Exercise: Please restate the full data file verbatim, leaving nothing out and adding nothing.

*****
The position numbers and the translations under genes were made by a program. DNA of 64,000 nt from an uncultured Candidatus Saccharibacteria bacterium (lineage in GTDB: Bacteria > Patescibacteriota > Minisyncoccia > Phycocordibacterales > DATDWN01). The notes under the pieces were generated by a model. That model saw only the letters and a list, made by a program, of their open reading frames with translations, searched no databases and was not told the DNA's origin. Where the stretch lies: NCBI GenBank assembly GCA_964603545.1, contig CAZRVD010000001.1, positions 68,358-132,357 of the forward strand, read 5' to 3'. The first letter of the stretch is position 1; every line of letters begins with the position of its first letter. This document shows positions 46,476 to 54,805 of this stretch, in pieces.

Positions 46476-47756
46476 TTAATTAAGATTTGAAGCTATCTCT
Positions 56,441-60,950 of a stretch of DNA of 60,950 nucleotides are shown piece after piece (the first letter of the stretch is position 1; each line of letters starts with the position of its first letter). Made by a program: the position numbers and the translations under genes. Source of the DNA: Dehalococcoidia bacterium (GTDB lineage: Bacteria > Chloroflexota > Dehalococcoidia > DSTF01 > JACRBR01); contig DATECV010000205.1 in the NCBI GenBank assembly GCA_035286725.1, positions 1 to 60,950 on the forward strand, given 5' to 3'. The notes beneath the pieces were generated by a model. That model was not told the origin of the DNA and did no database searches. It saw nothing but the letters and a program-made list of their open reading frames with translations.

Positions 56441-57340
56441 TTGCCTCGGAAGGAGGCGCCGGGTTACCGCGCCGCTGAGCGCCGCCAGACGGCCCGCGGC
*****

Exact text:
The position numbers and the translations under genes were made by a program. DNA of 64,000 nt from an uncultured Candidatus Saccharibacteria bacterium (lineage in GTDB: Bacteria > Patescibacteriota > Minisyncoccia > Phycocordibacterales > DATDWN01). The notes under the pieces were generated by a model. That model saw only the letters and a list, made by a program, of their open reading frames with translations, searched no databases and was not told the DNA's origin. Where the stretch lies: NCBI GenBank assembly GCA_964603545.1, contig CAZRVD010000001.1, positions 68,358-132,357 of the forward strand, read 5' to 3'. The first letter of the stretch is position 1; every line of letters begins with the position of its first letter. This document shows positions 46,476 to 54,805 of this stretch, in pieces.

Positions 46476-47756
46476 TTAATTAAGATTTGAAGCTATCTCT
Positions 56,441-60,950 of a stretch of DNA of 60,950 nucleotides are shown piece after piece (the first letter of the stretch is position 1; each line of letters starts with the position of its first letter). Made by a program: the position numbers and the translations under genes. Source of the DNA: Dehalococcoidia bacterium (GTDB lineage: Bacteria > Chloroflexota > Dehalococcoidia > DSTF01 > JACRBR01); contig DATECV010000205.1 in the NCBI GenBank assembly GCA_035286725.1, positions 1 to 60,950 on the forward strand, given 5' to 3'. The notes beneath the pieces were generated by a model. That model was not told the origin of the DNA and did no database searches. It saw nothing but the letters and a program-made list of their open reading frames with translations.

Positions 56441-57340
56441 TTGCCTCGGAAGGAGGCGCCGGGTTACCGCGCCGCTGAGCGCCGCCAGACGGCCCGCGGC